Sir Syed's greatest achievement was his Aligarh Movement, which was primarily an educational venture. At Muradabad, he established Gulshan School in 1859 and at Ghazipur he founded Victoria School in 1863 and a scientific society in 1864. When Sir Syed was posted at Aligarh in 1867, he started the Muhammadan Anglo-Oriental School in the city. Sir Syed got the opportunity to visit England in 1869-70. During his stay, he studied the British educational system and appreciated it. On his return to home he started establishing M. A. O. High School on the pattern of British boarding schools. The School later became a college in 1875. The status of University was given to the college after the death of Sir Syed in 1920. His institution played a big role in the awareness of the Muslims of South Asia first in the form of M. A. O. High School, then the College and ultimately as the Muslim University.






Unlike other Muslim leaders of his time, Sir Syed was of the view that Muslims should have friendship with the British government if they want to take their due rights. To achieve this he did a lot at his ends. At on hand he tried his level best to convince the Britishers that Muslims were not against them and on the other hand, he tried to convince his community that they could not achieve their goals unless they acquired friendly approach towards the British government. Moreover Sir Syed advised the Muslims of his time not to participate in politics unless and until they equip them with the dire need of the time, the modern education. He was of the firm opinion that Muslims could not succeed in any field without knowing the details of the field. When he was invited to attend the first session of the Indian National Congress and to join the organization, he declined the offer not for any other intention or reason except the fact that he wanted to keep himself spared only for the cause that was dearest to him and a must for his brethren. He also asked the Muslims to keep themselves away from the Congress and its political efforts arguing that, in a country where communal divisions were more important than any thing else and education and political organizations were confined to a few classes, parliamentary democracy would serve no fruitful purpose except working only inequitably. While many Muslims followed his advice and abstained from politics, several prominent Muslim personalities and groups could not control their burning desires to sacrifice even their lives for the cause of their nation and preferred to play leading and decisive role in the freedom movement. In order to provide Muslims with a platform on which they could discuss their political problems, Sir Syed established the Muhammadan Educational Conference. Unfortunately, the impulses and intentions of Sir Syed have been misunderstood and ill-taken by some bigots.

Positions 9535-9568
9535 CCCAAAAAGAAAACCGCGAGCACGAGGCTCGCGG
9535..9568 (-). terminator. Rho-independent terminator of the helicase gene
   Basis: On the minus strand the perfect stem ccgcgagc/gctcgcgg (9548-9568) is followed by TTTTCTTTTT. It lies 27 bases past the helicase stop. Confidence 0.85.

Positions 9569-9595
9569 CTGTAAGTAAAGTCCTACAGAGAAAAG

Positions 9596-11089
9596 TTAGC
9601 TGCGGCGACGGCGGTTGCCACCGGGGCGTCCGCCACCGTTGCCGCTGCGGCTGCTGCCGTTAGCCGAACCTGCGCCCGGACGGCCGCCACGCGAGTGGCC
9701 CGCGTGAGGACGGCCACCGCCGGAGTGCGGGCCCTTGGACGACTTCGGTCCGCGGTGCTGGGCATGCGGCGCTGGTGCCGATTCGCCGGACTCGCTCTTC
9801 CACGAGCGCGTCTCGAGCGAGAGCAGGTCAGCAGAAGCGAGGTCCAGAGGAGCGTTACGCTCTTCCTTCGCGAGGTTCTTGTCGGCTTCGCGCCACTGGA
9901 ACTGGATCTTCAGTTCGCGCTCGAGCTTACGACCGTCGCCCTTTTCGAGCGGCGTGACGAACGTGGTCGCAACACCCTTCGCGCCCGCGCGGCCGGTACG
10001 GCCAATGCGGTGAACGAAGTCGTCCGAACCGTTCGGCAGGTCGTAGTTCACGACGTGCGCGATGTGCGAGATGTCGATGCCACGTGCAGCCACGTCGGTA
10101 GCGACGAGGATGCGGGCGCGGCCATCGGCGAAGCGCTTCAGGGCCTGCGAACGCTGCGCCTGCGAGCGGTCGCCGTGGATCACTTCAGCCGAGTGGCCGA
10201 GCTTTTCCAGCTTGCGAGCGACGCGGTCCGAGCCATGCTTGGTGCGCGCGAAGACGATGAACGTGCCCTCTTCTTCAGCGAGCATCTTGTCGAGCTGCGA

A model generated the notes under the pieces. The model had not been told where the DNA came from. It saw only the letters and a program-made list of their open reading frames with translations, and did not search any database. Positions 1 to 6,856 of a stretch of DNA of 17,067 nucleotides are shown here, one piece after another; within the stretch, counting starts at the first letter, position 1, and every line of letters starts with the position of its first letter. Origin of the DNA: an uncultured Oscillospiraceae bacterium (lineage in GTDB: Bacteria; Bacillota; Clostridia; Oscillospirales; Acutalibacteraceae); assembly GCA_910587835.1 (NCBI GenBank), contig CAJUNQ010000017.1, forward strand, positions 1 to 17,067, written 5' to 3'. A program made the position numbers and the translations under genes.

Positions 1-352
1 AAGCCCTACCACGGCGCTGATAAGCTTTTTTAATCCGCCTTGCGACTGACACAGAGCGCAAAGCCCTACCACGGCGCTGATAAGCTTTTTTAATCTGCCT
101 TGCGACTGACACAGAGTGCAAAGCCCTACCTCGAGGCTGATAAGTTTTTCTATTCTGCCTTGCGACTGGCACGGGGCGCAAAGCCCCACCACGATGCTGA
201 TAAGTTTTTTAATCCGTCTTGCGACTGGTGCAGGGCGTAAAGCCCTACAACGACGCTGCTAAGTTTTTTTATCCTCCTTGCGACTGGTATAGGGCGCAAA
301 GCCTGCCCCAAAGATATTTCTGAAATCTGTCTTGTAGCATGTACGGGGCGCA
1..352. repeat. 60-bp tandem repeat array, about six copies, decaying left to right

After having worked continuously and endlessly for decades Sir Syed started feeling departing signals from his health and body. In the beginning of 1898 he started keeping abnormally quiet and would not utter a word for hours together even to his friends who loved to visit him. So much so all medical aid proved to be ineffective. His condition became critical on 24th of March and on the morning of March 27; a severe headache further worsened it. This great scholar and leader died the same evening at Aligarh, in the house of his friend and well-wisher, Haji Ismail Khan, who had got him shifted to his place only some days earlier. He was buried the following afternoon in the compound of the Mosque of the then M.A.O. College and now the largest residential hall of the Muslim University, the Sir Syed Hall. Whereas He was mourned by a large number of friends and admirers both within and his community, the workers with whom he loved to remain entangled throughout the day even in scorching sun and his intimate associates with whom he had nothing to share except his feelings and valuable efforts for the cause of the community and nation in general and those of the suffering individuals who had become poor and made their offspring hungry due to their ignorance and arrogance under false claims of superiority and aristocracy.

May Allah Subhanahu-Wa-Ta-ala bless the departed soul with His the best blessings and place him in Jannat-al-Firdous.( Ameen Ya Rabbal-Alameen)

Thursday, October 16, 2008

Hamari Duaa' kyon qabul nahin hoti